So, today was my meeting with the oncologist, a handsome chap with a Greek accent.
‘Do you have any cancer in the family?’ he asks.
‘No, none,’ I answer confidently. Then I think about it. ‘Actually, three of my cousins have had breast cancer and another two had other cancers.’
His eyebrows shoot up. ‘First cousins?’
‘Yes, but I am one of twenty seven cousins,’ I add hastily, ‘so it’s not that bad is it?’
My cancer makes the fraction six over twenty seven. Even though I’m not prepared to take the maths much further, plain as day even I can see it’s pretty bad.
‘Any other family?’
‘Well…. Jean, David, Jimmy and Kay, my uncles and aunts, they all died of cancer.’
He scrutinises me with a clinical interest.
‘Meg, Bobby and Linty are still going strong, don’t worry,’ I reassure him.
‘On your mother’s side or your father’s?’ he asks faintly.
‘My mother’s. I don’t think she’ll get it though. She’s had porridge every day of her life.’
The medical student sitting on the bed looks baffled. I nod at him encouragingly.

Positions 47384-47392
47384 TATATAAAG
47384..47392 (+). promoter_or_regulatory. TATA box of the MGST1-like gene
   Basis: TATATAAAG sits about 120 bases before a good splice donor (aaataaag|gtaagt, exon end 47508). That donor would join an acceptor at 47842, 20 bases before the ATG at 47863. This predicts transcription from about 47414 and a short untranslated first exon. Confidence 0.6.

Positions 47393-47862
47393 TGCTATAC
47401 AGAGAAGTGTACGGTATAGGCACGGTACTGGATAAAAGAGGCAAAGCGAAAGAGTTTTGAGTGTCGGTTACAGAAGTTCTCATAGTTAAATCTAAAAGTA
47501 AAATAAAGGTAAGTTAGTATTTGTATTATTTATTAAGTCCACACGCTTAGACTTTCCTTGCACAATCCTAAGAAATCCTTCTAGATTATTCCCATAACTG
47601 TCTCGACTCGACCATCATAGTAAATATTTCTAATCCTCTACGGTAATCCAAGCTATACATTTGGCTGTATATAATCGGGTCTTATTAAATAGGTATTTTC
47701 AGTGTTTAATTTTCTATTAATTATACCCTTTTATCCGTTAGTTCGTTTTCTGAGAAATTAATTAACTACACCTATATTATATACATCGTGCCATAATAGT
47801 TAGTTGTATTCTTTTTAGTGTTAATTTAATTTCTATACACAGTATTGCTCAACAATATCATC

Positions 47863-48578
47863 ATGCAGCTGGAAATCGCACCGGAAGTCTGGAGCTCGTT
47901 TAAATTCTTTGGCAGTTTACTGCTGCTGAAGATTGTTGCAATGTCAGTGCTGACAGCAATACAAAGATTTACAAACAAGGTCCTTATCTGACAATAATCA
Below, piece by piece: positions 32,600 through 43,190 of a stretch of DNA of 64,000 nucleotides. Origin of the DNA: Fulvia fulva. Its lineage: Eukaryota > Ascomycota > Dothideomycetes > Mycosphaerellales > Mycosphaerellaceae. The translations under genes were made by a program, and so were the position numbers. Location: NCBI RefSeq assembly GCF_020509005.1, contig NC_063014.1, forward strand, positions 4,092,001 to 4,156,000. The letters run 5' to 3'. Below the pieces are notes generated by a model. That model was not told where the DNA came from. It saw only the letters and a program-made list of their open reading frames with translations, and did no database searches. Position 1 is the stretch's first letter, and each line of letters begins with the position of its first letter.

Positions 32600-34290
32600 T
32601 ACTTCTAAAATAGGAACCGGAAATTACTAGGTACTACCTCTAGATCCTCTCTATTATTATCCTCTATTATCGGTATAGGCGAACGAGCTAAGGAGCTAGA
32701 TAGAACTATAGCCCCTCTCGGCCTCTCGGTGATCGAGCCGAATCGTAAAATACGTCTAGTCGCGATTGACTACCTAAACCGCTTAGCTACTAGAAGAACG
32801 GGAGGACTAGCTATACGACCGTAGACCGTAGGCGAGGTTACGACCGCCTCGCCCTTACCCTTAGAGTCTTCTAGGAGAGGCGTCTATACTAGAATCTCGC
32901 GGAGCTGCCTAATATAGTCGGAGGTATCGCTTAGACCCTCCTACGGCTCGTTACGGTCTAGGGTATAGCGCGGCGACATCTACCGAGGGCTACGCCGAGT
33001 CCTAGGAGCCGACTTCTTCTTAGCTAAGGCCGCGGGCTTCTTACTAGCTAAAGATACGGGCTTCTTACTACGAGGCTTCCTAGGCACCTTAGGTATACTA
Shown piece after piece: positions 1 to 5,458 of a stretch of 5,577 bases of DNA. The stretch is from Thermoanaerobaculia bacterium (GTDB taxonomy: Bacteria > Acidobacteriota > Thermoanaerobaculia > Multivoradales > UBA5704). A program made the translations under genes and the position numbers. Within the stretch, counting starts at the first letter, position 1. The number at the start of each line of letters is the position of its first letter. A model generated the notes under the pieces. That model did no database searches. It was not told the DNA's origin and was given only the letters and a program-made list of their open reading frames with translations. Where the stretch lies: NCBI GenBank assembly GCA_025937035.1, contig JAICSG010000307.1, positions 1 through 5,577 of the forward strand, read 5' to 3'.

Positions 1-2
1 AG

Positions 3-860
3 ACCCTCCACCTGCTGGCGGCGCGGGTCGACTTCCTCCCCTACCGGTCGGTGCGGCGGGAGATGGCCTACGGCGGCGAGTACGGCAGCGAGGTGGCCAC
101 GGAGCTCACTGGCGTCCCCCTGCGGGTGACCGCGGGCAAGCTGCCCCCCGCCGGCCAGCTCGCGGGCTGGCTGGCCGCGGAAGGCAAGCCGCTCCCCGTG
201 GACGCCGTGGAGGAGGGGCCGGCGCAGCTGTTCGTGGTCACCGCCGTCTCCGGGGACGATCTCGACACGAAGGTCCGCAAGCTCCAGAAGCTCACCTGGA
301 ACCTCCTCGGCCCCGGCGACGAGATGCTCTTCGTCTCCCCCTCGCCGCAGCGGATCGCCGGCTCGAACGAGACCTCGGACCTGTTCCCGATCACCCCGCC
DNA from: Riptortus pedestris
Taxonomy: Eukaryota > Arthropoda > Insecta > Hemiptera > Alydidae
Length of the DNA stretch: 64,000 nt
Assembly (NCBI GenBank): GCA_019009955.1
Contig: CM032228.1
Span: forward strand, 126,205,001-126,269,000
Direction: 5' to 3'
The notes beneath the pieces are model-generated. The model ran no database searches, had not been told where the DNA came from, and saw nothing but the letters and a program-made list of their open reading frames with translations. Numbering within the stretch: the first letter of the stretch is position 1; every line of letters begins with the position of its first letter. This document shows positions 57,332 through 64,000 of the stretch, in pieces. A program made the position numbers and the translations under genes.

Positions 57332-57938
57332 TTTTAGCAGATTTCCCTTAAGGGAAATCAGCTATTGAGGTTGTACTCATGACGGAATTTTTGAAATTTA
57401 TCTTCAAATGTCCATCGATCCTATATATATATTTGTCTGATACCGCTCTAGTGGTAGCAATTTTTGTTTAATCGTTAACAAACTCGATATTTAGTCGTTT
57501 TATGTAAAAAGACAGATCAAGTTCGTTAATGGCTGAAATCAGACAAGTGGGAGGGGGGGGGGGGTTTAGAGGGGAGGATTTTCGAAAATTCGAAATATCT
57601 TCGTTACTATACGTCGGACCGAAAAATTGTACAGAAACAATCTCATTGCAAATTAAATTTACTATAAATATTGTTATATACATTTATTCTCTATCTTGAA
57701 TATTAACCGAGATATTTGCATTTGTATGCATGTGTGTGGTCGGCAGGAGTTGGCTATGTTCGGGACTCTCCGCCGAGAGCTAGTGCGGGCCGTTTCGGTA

The oncologist asks if I have any other symptoms.
‘Well, I have a bit of a dicky heart. It was going through patches of missing every third beat.’ If I’m going to have an op I want them to know my heart might give up the ghost in the middle of it. ‘So I gave up coffee and it got better.’
‘That particular arrhythmia has a name.’ He gives me the name but I forget it straight away.
He says they want to perform a single or maybe double mastectomy in five months after four months of chemo. ‘We feel it’s safer to sterilise your whole body first.’
Shit, does he know that I never mop the floor? I stifle the desire to come out with ‘Are you calling me a pikey? Are you disrespecting me though?’ That wicked Catherine Tate has a lot to answer for.
Later he asks if I have any questions. I ask him if I can fly. He says they would prefer if I don’t travel over the next four months in case I suddenly get a high temperature or other dodgy symptoms and have to be rushed in.
‘Greece is too far, right?’ I know the answer already. My booked flights will have to be given away. “Bovvered, does this face look bovvered?’
‘You like to go to Greece?’
‘I love Greece. I studied Modern Greek at uni. Spent a year in Thessaloniki.’
He smiles. ‘I am from Thessaloniki.’
We talk Greek. I feel like I have an ally. I don’t call him Malaka or Pousti this time. We are not that familiar yet.
Then he examines the breasts. The first time, two weeks ago in the doctor’s surgery, this felt slightly awkward. Since then the breasts have been felt ten times by different people as well as being prodded and pricked for the biopsy and ultrasound. It is beginning to feel a bit routine.
Afterwards the attendant nurse hands me my bra. Sweet.
I have to go again on Thursday this week for an MRI scan. Chemo will start on Friday. Exciting! I wonder how it will feel.